A Danish museum recently loaned an artist $84,000 to use in creating a new work of art. Instead of using the cash to create what the museum expected, however, the artist delivered blank canvases titled “Take the Money and Run.”
“An Average Danish Annual Income” and “An Average Austrian Annual Income” were works by Haaning from over a decade ago that showed framed banknotes amounting to the average yearly income of Danes and Austrians, respectively. Those frames held 328,000 kroner (~$37,800 at the time) and €25,000 (~$29,000 at the time), respectively.
For anyone wondering what "Take the money and run" should look like
"An Average Austrian Year Income"
279 banknotes for a total of 278 500 DKK (about 33,600 pounds or 53,200 US dollars). pic.twitter.com/e0kpQzPlH4
— Bryan Hilley (@bbhilley) September 28, 2021
Instead of using the money he received as banknotes for art pieces, Haaning decided to keep the cash and send blank canvases to the museum as a new work of art that’s a commentary on low wages.
The museum staff was surprised when they cracked open the large crates Haaning shipped and pulled out blank canvases.
“I actually laughed as I saw it,” Kunsten CEO Lasse Andersson tells NPR. “It wasn’t what we had agreed on in the contract, but we got new and interesting art.”
“It is a breach of contract, and breach of contract is part of the work,” Haaning tells Danish public broadcaster DR. “The work is that I have taken their money.”
“Everyone would like to have more money and, in our society, work industries are valued differently,” Haaning said in a statement, according to CBS News. “The artwork is essentially about the working conditions of artists. It is a statement saying that we also have the responsibility of questioning the structures that we are part of.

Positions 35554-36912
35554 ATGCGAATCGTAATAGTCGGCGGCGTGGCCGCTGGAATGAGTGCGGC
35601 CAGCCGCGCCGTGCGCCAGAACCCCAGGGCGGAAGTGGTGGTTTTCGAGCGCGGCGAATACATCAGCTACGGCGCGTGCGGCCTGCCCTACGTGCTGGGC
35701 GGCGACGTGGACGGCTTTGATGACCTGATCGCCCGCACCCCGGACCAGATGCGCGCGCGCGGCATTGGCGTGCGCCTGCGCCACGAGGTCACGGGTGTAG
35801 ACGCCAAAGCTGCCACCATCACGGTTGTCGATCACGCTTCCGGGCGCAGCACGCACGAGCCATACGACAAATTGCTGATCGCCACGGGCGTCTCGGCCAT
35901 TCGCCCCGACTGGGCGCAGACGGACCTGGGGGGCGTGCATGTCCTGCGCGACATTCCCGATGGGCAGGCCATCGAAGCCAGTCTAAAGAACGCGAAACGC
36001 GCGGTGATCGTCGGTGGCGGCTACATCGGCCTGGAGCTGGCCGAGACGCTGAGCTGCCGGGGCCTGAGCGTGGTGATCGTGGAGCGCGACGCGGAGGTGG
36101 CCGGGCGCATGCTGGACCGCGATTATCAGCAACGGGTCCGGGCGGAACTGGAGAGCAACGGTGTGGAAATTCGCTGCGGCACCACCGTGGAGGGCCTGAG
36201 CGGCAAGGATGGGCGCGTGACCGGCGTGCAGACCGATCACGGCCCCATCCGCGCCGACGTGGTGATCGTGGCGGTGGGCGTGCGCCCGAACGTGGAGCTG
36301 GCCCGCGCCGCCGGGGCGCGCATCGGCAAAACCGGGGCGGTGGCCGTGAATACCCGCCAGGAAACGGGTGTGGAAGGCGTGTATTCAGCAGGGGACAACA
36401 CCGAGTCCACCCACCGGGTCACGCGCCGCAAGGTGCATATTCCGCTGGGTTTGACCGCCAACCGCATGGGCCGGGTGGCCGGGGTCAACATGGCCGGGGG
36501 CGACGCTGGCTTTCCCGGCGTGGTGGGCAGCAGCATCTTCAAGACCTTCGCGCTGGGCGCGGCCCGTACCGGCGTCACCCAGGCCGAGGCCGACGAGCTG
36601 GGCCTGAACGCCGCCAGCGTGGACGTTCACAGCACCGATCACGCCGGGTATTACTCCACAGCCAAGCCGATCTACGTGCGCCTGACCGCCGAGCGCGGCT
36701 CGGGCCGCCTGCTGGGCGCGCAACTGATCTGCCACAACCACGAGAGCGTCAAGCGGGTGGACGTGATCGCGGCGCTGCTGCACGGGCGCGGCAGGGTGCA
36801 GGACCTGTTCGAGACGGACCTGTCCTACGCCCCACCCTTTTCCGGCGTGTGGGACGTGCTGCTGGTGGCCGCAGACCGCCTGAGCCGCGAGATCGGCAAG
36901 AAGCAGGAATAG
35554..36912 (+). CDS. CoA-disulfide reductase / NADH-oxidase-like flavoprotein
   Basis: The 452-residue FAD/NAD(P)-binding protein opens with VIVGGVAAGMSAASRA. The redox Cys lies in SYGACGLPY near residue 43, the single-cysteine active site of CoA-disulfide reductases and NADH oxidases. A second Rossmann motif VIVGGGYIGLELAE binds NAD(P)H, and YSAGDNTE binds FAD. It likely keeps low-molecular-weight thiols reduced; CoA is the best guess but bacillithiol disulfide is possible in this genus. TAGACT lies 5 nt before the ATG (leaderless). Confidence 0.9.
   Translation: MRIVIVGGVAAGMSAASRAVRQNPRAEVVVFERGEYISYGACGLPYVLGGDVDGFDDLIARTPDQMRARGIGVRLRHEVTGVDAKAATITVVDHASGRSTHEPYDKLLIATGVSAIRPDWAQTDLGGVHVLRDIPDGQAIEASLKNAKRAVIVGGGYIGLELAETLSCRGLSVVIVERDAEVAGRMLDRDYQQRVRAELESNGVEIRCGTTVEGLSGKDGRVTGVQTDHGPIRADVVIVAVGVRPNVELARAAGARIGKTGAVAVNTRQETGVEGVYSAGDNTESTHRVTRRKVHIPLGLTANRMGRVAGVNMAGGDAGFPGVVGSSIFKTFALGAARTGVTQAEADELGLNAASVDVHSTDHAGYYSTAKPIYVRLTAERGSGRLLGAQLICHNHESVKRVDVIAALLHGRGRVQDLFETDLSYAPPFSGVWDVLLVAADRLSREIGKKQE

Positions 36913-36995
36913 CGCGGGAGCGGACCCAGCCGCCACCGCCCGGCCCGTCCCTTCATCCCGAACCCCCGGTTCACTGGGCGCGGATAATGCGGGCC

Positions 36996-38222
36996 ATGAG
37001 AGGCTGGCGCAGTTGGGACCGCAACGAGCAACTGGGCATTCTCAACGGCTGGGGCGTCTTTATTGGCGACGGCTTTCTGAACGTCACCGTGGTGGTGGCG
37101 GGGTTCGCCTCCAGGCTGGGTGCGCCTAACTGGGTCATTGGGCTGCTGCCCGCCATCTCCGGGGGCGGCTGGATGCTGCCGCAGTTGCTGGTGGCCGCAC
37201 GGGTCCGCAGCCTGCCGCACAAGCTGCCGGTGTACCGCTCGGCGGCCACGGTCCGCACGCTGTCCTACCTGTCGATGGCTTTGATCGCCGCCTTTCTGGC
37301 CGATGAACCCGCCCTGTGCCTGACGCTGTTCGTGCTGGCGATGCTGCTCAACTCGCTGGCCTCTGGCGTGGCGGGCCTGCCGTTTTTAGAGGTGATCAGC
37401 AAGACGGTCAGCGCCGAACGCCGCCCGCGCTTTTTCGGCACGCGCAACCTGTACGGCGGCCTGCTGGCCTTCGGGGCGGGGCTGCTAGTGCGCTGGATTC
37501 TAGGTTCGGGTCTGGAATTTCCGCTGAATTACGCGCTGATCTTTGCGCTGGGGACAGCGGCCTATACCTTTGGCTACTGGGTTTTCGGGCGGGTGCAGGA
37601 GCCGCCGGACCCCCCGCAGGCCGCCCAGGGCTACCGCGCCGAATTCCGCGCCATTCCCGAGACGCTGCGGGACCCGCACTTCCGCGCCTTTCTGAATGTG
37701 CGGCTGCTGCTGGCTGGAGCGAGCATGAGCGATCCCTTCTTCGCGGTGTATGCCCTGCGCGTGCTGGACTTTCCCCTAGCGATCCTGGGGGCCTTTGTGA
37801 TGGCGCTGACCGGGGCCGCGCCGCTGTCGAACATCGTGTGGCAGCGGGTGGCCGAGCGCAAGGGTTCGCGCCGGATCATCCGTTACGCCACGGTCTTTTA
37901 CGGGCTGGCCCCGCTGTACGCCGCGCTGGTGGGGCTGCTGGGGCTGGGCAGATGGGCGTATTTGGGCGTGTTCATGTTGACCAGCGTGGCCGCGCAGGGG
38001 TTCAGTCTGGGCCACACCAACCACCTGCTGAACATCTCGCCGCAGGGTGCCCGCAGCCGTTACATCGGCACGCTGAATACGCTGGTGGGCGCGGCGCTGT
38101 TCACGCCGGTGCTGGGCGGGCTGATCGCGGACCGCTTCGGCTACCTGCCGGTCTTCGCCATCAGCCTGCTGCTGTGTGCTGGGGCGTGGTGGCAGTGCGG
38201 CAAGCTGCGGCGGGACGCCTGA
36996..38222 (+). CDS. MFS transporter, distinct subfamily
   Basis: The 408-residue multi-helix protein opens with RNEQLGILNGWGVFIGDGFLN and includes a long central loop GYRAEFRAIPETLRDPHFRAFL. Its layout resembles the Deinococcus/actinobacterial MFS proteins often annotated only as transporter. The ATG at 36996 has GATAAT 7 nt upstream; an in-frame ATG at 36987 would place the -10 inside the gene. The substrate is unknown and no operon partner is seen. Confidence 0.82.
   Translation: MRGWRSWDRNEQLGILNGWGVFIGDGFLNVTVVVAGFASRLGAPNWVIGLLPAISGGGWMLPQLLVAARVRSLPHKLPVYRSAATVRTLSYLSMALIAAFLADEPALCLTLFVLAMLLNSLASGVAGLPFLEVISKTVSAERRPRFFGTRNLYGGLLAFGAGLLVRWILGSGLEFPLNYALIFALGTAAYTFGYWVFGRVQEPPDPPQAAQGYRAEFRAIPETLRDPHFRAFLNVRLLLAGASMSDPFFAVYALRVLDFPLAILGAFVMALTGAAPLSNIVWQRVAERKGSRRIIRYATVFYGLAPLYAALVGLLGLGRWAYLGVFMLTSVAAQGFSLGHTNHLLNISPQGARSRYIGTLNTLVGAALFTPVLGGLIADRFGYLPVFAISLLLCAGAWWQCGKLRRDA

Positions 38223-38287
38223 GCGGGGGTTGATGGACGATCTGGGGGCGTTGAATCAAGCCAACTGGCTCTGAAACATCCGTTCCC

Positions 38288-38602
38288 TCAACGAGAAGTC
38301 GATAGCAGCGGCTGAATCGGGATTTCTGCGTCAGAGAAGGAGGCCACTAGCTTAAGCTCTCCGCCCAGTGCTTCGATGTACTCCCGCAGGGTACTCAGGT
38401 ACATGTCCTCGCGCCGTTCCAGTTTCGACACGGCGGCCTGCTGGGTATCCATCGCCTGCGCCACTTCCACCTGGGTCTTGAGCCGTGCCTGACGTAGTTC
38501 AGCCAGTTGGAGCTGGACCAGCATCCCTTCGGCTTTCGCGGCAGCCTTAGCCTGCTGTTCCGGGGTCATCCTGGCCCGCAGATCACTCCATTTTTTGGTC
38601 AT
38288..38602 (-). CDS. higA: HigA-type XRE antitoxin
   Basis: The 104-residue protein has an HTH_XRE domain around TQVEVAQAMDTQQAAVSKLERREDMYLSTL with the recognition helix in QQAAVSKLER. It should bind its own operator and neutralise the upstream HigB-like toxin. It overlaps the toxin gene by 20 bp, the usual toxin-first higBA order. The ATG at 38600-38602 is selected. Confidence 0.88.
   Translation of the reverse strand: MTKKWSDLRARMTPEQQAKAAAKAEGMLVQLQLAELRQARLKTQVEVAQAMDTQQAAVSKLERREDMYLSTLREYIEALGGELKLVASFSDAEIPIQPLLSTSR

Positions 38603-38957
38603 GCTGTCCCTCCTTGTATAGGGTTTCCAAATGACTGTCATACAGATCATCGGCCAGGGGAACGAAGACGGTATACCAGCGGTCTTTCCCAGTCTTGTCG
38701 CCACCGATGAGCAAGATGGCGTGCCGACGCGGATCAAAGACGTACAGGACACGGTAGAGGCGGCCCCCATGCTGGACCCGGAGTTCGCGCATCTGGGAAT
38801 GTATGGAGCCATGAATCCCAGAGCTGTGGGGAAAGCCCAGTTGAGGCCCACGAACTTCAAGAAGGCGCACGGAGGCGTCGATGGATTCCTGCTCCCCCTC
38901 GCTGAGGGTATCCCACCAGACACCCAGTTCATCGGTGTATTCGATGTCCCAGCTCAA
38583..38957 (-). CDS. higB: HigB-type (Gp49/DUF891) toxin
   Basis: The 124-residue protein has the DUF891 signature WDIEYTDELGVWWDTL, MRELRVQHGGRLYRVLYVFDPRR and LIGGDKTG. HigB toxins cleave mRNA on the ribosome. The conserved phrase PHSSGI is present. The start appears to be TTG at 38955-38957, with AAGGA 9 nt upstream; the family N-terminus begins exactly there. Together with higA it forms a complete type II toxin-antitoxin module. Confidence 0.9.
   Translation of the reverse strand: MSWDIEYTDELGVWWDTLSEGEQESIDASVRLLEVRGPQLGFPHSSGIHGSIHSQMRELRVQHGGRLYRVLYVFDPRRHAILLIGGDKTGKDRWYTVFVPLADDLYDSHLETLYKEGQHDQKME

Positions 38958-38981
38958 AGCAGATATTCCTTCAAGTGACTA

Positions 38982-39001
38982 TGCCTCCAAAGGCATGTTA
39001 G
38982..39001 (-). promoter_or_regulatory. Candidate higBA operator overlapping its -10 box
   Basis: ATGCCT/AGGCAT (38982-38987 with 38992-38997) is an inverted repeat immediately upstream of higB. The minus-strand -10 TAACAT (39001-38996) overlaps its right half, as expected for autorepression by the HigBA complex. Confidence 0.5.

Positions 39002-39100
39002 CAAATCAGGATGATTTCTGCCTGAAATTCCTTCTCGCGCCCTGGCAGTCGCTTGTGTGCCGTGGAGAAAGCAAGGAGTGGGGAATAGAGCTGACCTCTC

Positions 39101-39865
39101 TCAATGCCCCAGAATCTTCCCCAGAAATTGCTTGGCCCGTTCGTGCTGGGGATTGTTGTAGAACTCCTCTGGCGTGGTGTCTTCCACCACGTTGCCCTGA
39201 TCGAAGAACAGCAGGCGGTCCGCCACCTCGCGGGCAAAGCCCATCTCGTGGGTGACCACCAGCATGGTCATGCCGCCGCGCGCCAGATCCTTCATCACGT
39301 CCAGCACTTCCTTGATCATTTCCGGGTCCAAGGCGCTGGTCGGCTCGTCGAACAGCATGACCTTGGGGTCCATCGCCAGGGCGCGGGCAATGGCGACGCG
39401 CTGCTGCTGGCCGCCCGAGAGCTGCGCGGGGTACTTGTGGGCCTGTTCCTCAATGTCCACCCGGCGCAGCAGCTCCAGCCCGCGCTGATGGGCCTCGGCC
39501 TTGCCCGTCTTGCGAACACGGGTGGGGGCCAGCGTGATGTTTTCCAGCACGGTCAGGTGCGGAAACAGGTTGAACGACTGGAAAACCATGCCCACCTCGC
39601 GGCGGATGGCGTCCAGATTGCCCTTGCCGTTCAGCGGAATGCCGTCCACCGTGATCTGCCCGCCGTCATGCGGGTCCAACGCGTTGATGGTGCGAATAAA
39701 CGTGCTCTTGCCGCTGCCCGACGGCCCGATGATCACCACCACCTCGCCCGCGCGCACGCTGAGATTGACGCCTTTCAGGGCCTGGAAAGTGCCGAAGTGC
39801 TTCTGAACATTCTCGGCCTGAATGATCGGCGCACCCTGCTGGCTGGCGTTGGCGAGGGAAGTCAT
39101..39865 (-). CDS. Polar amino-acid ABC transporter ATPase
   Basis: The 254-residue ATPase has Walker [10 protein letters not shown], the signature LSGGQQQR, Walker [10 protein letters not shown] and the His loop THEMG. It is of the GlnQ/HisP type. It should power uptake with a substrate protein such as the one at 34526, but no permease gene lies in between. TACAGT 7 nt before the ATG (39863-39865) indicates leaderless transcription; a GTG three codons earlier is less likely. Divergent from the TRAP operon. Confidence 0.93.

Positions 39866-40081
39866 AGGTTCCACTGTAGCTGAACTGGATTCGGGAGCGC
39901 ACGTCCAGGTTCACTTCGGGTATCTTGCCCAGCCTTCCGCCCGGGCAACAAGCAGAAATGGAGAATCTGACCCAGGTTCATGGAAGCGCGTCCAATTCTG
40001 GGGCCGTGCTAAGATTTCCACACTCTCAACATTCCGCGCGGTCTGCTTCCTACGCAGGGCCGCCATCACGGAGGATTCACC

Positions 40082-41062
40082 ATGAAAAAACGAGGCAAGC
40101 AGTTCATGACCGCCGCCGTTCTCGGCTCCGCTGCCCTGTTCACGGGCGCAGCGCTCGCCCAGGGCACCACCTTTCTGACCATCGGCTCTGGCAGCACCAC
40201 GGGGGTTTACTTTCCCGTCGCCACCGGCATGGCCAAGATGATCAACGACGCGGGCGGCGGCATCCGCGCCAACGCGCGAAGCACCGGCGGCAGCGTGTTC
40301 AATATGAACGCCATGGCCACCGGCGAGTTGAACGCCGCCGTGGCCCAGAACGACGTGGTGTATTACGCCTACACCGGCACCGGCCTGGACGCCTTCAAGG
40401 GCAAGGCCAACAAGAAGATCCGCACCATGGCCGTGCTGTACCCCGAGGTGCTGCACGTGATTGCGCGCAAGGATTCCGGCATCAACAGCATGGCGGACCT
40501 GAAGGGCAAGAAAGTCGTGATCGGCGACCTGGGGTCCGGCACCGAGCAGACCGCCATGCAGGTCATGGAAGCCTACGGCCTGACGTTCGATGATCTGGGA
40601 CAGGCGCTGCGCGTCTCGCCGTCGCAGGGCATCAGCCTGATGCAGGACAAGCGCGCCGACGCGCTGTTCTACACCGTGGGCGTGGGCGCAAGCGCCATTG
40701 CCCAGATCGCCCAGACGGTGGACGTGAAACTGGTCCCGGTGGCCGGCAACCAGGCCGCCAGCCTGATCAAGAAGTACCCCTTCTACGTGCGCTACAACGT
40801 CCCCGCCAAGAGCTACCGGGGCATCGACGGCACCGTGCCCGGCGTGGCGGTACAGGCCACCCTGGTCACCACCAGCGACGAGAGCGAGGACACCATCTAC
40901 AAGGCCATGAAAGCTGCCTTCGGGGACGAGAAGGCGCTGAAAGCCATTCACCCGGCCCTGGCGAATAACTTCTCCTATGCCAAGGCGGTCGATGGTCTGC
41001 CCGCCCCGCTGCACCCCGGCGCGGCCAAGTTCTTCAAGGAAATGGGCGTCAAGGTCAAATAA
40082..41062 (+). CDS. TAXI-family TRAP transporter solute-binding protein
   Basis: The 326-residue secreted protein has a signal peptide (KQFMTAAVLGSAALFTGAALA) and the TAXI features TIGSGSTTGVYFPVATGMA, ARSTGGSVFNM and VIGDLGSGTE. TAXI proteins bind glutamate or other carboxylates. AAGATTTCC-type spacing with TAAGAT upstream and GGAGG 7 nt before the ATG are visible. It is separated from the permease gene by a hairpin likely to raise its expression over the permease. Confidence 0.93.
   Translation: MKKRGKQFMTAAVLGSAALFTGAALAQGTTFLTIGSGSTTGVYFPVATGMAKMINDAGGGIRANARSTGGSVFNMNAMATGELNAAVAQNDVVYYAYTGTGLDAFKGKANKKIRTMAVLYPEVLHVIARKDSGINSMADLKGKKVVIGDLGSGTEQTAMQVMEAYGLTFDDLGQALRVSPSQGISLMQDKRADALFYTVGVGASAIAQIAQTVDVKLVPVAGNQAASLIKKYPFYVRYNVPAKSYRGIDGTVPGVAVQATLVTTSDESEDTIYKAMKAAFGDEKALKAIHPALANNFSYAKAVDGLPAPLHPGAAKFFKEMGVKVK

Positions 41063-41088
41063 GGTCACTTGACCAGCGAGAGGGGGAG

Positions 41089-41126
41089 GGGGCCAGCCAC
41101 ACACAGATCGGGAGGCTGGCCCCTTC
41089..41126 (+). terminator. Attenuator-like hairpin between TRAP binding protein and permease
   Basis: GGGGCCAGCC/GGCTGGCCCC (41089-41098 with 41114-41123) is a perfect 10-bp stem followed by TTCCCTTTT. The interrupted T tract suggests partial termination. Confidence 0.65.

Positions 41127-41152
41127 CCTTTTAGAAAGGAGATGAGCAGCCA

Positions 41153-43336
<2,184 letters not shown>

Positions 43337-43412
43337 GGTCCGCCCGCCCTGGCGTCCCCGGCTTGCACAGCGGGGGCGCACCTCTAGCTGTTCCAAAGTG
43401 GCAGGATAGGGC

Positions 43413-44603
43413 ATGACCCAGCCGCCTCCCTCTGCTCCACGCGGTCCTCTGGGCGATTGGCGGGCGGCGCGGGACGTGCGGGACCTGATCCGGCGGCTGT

“And if these structures are completely unreasonable, we must break with them. It can be your marriage, your work – it can be any type of societal structure”.
The museum is now demanding its money back, but it has decided to exhibit the new unexpected artwork anyway as part of its exhibition titled “Work It Out“, which focuses on the future of work.
A Danish museum gave an artist about $83,000 to reproduce pieces reflecting the nature of work in the modern world.
He pocketed the cash and delivered two blank canvases titled "Take the Money and Run." https://t.co/CjyA115QVt
— The New York Times (@nytimes) October 1, 2021
A Danish conceptual artist pocketed $84,000 loaned to him by a gallery to re-make an artwork. Instead of using the cash as agreed, he sent empty frames titled "Take the Money and Run."https://t.co/Rizu63SFOQ
— WION (@WIONews) September 30, 2021
“I encourage other people who have just as miserable working conditions as me to do the same,” Haaning told the DR radio program P1 Morgen, translated by Artnet News. “If they are sitting on some s**t job and not getting money and are actually being asked to give money to go to work, then take the box and [run] off.”
Haaning now has a contractual deadline of January 16, 2022, when the exhibition concludes, to return the $84,000 to the museum. The artist says he has no plans to return the money, but the museum is waiting to see what happens when the deadline passes before deciding on its course of action.
Image credits: Header photo by the Kunsten Museum of Modern Art.